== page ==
Main Article Content
Counselling is a purposeful understanding of a person so as to promote self-understanding in that person. There is an urgent need of introducing and strengthening the counselling service in the schools and colleges to meet the various needs of the students. Along with the intellectual development, proper motivation and clarification of goals and ideas to pupils in conformity with their basic potentialities and social tendencies are important for the total development of the student. Professional counsellors in educational settings ought to develop and deliver comprehensive counselling programme supporting and promoting student achievement, which should include a systematic and planned programme delivery involving all students and enhancing the learning process. This study is based on the review of secondary literature in an attempt to highlight the utmost relevance of counselling services in an educational setting.
This work is licensed under a Creative Commons Attribution 4.0 International License.
- Authors retain copyright and grant the journal right of first publication with the work simultaneously licensed under a Creative Commons Attribution License that allows others to share the work with an acknowledgement of the work's authorship and initial publication in this journal.
- Authors are able to enter into separate, additional contractual arrangements for the non-exclusive distribution of the journal's published version of the work (e.g., post it to an institutional repository or publish it in a book), with an acknowledgement of its initial publication in this journal.
- Authors are permitted and encouraged to post their work online (e.g., in institutional repositories or on their website) prior to and during the submission process, as it can lead to productive exchanges, as well as earlier and greater citation of published work (See The Effect of Open Access).
American Counseling Association (1997). ACA Governing Council Meeting Minutes. October 17-19, 1997. p. 8. Retrieved from: http://www.counseling.org/docs/governing-council-minutes/1997-october-17-19.pdf?sfvrsn=4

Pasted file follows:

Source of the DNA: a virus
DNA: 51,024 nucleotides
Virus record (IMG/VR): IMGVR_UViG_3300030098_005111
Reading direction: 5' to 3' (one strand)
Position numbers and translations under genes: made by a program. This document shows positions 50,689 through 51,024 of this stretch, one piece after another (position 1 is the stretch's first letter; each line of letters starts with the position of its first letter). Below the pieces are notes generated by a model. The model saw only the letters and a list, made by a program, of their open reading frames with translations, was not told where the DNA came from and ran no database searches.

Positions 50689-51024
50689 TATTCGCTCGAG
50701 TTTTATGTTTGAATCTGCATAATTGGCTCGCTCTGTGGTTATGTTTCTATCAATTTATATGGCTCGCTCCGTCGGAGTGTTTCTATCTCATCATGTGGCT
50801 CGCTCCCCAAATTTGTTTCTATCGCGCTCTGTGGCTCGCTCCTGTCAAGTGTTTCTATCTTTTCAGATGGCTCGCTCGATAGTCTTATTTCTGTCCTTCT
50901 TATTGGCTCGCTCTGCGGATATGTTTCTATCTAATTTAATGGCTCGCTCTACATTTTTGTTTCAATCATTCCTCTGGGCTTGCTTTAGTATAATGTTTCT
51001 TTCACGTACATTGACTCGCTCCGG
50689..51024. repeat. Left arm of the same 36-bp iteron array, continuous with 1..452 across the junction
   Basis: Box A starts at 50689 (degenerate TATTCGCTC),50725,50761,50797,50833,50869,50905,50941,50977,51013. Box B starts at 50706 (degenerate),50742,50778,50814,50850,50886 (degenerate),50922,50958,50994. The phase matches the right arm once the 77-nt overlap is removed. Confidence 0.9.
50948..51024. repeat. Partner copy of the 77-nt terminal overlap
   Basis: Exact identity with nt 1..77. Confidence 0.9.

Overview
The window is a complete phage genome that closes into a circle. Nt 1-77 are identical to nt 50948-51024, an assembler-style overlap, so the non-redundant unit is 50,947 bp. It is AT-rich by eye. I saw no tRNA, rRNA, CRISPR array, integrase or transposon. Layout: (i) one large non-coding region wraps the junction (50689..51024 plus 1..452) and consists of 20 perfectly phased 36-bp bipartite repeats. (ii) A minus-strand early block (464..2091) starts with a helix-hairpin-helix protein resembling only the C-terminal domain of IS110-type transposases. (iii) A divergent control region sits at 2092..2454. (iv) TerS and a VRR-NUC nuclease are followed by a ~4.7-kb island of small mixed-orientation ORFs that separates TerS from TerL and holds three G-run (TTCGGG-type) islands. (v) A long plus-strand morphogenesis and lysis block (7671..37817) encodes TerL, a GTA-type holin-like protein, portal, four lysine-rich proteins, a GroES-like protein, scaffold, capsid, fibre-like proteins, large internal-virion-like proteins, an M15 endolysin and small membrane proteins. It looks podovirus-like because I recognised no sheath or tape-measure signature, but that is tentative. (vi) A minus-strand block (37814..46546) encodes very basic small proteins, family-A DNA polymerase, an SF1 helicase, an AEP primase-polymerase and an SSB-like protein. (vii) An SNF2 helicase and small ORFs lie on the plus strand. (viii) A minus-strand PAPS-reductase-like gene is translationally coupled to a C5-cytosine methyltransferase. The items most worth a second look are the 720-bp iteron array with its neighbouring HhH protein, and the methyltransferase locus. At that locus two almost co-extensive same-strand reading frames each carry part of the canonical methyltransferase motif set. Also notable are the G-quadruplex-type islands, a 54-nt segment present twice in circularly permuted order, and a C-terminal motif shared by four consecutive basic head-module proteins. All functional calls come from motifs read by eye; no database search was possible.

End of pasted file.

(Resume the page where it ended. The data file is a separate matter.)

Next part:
American Counseling Association (1999). U S- Student-Counsellor Ratio. Washington, DC: Author.
American School Counselor Association (ASCA). (2002). Ethical Standards for School Counselors. Retrieved from: https://www.schoolcounselor.org/asca/media/asca/Resource%20Center/Legal%20and%20Ethical%20Issues/Sample%20Documents/EthicalStandards2010.pdf
Benshoff, J. M., & Paisley, P. O. (1996). A Structured Model of Peer Consultation for School Counsellors. Journal of Counseling and Development, 74, 314-318.
Sahu, B. (2002). New Educational Philosophy. New Delhi: Sarup & Sons. p. 14.
Brott, P. E., & Myers, J. E. (1999). Development of Professional School Counselor Identity: A Grounded Theory. Professional School Counseling, 2, 339â€“348.
Burks, H. M., & Stefflre, B. (1979) Theories of Counseling, 3rd ed. New York: McGraw-Hill.
Casey, J. (1996). Gail F. Farwell: A developmentalist who lives his ideas. The School Counselor, 43, 174â€“180.
Dahir, C. (2004). Supporting a nation of learners: The role of school counselling in education reform. Journal of Counselling and Developement, 82(3), 344-353.
Dahir, C., Burnham, J., Stone, C. (2009). Listen to the voices: School counselors and comprehensive school counseling programs. Professional School Counseling, 12, 182-192.
Denholm, C. J. (1989). Child and Youth Care in School Settings: Maximizing Support and Minimizing friction. The Journal of Child & Youth Care Work, 5, 53-61.